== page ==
As a result of the scarcity of women, the men danced together, and in the partnered dances, one took the woman's part, generally being identified as such by tying a handkerchief on his arm, or even dancing within the frame of a hoopskirt.
In the early days, one scholar reports, "the galop, the cross-eyed snap, the Irishman's trot, do-si-do, and schottische were among the favorite miners' dances." Other dances mentioned in the literature include the waltz, mazurka, jig, polka, and quadrille. "In Dawson, Alaska, the Oatley Sisters (Polly and Lottie) . . . danced the buck-and-wing in the Regina Saloon . . . For male support they would grab whatever prospector happened to pass by. These compliant amateurs ad-libbed with considerable profanity, suiting the taste of those present." And in the 1870s, the Colorado Miner described the hurdy-gurdy houses of Leadville as "breathing holes of hell, where customers imbibe torchlight whiskey and indulge in the quadrille and the whirling sinuosities of the waltz."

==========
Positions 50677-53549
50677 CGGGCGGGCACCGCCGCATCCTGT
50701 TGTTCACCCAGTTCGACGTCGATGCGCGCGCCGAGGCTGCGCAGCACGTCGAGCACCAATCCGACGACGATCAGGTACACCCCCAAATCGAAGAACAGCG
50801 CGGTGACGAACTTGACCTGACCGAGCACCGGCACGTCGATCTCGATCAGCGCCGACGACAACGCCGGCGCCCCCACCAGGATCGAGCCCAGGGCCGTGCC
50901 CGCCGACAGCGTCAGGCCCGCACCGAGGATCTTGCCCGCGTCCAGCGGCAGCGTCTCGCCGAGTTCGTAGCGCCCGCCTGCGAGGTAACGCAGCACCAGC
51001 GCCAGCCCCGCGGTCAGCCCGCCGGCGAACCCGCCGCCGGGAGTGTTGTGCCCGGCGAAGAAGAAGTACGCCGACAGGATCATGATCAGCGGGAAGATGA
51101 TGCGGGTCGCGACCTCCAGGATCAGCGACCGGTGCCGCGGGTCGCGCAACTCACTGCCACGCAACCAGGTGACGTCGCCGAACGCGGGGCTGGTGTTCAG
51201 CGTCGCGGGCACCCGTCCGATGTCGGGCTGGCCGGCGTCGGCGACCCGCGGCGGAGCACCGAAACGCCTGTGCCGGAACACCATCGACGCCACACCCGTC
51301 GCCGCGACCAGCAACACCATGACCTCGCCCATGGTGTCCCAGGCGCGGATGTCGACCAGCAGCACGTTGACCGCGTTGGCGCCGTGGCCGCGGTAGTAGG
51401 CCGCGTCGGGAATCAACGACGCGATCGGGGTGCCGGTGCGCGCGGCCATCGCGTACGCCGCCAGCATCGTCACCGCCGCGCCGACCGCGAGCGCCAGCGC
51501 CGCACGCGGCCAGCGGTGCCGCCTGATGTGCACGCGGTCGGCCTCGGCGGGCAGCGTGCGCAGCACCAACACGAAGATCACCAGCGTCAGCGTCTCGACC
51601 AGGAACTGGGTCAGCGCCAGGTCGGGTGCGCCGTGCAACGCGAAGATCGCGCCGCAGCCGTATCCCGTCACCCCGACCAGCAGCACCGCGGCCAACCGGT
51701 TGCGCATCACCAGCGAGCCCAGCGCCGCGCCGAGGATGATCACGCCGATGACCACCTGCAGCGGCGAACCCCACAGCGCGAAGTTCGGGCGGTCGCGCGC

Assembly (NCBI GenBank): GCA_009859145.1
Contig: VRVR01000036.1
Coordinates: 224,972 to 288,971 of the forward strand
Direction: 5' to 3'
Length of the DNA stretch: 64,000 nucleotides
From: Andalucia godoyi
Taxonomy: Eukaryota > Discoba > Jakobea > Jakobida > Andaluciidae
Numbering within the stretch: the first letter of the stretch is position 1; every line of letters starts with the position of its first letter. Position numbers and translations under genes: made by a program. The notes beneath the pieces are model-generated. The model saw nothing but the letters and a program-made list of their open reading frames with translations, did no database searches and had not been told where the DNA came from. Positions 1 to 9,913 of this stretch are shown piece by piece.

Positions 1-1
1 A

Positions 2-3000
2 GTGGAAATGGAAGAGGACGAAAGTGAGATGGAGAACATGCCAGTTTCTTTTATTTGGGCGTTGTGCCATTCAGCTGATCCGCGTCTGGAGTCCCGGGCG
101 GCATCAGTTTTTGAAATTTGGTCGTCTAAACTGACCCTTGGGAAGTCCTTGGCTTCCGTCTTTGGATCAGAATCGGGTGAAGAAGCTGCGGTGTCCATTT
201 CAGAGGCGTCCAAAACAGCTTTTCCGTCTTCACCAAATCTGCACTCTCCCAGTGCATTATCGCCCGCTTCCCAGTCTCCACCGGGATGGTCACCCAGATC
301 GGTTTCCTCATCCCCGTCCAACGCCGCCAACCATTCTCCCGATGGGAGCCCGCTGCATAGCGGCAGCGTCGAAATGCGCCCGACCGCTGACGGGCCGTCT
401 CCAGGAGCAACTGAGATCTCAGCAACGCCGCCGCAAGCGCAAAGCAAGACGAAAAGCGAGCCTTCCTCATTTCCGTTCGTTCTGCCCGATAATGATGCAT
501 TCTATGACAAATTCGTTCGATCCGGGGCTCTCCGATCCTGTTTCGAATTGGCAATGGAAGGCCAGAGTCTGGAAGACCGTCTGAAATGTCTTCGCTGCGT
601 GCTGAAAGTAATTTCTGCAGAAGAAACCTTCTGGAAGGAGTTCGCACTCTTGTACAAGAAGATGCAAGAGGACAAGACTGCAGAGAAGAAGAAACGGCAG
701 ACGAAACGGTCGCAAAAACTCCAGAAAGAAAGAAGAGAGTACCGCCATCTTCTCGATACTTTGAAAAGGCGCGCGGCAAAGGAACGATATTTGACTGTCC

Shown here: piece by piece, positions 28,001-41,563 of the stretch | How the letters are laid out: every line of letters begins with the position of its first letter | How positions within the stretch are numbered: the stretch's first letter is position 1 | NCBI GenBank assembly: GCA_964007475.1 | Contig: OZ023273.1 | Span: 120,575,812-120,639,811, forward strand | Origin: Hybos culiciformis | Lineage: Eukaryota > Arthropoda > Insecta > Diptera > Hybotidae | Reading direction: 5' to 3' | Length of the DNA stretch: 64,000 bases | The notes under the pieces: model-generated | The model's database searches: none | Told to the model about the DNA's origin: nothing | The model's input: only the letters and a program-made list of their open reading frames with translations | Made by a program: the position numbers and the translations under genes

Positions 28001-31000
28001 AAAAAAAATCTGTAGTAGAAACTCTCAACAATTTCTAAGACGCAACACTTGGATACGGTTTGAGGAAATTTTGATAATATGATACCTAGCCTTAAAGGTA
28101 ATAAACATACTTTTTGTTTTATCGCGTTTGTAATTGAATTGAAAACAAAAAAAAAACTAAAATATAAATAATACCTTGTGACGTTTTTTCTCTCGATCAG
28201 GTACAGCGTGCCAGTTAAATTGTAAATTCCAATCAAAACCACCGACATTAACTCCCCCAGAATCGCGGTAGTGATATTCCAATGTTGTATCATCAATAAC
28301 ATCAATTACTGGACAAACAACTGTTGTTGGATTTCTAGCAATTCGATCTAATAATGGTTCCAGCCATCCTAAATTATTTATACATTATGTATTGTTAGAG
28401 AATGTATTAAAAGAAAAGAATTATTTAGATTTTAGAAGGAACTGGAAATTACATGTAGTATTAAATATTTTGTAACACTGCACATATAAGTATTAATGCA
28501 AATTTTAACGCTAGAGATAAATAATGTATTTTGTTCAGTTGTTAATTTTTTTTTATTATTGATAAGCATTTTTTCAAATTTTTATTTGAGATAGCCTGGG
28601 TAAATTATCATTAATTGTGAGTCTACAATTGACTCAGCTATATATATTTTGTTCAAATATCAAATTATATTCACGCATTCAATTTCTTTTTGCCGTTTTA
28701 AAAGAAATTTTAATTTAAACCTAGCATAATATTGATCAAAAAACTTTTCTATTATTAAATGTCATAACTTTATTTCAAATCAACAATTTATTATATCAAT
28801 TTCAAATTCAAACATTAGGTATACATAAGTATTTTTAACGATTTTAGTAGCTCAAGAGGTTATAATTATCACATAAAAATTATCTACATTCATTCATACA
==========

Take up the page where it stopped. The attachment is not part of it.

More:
It is clear from the many lithographs and illustrations of the period that dancing in these saloons and dance halls was no sedate occupation. "Dora Hand, a supposedly ex-Beacon Hill blueblood, loved to dance the fandango on tables, bar counters, and grand pianos ...(Her) 'Home, Sweet Home', sung in a rich alto, made hardened barfrogs and muleskinners weep." In Billings, Montana, "a puncher and a waitress took first prize for dancing the Bull Calf's Medley on the piano at a gala Saturday night hoedown."
In the first years after the California gold rush of 1848, the first saloons and dance halls of the West were tents or primitive cabins with pounded dirt floors, but quick prosperity soon created a range of styles and degrees of elegance, so that by the late '70s and early '80s, establishments of luxury and opulence vied for the attention and the money of the miners.
The lure of money and gold soon brought the amenities of civilization, meaning more available women, drugs, gaming, and entertainment. The mining and trail towns of the West, such as Leadville, Cripple Creek, Deadwood, Tombstone, and Abilene, soon earned unsavory reputations as sinks of depravity, and while they probably could not compare to the contemporary urban scene, they were truly wild by 19th century standards. Large mobile populations, free of the restraints of family, anonymous, with no reputations to protect, created an environment of violent death, unbridled morals, and general rowdiness to match. Many of the dance hall girls as well as the men fell prey to death in the violent gunfights, venereal disease, and the widespread use of such narcotics as opium and laudanum.